I’m back from a wonderful meditation retreat at the Arrow River Forest Hermitage near Thunder Bay, Canada. It was my second time there, and it’s hard to imagine a better place to do a retreat. It is lovely, secluded, and very peaceful. Ajahn Punnadhammo is a wise and practical teacher; the stewards were both devoted and understanding, and the other retreatants were devout. Please support their mission!
The main thing I learned, or was at least reminded, is that We (or at least I) Don’t Know What We (I) Know. For example: you might know that fire is hot. But it isn’t until you accidentally step into some ashes you thought were out that you really that fire is real damn hot. I’m struck by this again and again in meditation. Hundreds of times you hear, “Follow the breath.” And dutifully you do it. And then something happens, and you really follow the breath for the first time. It’s amazing. Mind blowing. But when you try to tell people about it, you sound like an idiot. “No, you don’t understand! You just follow the breath.” They shakes their heads and say, “I know, I know.” But you don’t know what you know sometimes.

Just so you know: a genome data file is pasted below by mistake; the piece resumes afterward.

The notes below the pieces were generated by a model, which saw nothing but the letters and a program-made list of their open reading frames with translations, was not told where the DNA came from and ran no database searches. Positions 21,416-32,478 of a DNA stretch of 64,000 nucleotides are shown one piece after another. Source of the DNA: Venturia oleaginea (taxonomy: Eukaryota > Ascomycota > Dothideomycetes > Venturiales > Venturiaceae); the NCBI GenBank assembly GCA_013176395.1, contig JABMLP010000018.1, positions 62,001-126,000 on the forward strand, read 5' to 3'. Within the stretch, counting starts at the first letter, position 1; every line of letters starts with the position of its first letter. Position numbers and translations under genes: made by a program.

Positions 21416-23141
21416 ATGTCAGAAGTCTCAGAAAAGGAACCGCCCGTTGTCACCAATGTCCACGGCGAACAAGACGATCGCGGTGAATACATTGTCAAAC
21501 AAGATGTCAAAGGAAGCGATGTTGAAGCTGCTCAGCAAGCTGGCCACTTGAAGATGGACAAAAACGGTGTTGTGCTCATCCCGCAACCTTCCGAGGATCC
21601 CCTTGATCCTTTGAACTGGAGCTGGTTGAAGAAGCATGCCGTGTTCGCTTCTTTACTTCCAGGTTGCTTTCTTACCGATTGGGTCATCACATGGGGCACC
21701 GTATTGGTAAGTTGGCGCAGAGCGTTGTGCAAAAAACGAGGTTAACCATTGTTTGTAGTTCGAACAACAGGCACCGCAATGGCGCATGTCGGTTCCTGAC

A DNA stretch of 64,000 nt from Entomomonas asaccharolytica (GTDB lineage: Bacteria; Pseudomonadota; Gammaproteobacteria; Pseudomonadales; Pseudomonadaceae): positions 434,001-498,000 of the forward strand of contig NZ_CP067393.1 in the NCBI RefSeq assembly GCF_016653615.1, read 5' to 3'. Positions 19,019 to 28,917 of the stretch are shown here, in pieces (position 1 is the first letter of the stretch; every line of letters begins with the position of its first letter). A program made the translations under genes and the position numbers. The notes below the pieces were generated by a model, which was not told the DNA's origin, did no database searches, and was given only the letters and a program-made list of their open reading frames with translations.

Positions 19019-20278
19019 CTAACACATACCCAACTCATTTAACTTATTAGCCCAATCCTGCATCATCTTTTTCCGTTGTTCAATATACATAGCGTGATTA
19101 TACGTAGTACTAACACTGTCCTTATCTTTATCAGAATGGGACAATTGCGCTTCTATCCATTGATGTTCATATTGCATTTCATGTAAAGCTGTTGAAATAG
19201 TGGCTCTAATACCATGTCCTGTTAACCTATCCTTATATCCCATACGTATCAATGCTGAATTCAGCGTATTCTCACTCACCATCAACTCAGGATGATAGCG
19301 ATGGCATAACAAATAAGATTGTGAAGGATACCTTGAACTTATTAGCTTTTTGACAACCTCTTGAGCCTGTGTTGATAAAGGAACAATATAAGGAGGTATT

For me on this retreat the lesson was: don’t have expectations in your meditation. Of course! I’ve heard it a hundred times. But going off to a beautiful place to meditate, it’s hard not to semi-consciously hold onto expectations for all the wonderful meditations you’re going to have. This retreat was hard work for me. I did have some wonderful meditations, but I also had some hard slogs as well. One 3-hour walking meditation session in hiking boots comes to mind. I came back to my kuti covered in ticks and with wicked sore legs.
So please remember, you don’t know what you know. Hold on to even that lesson lightly.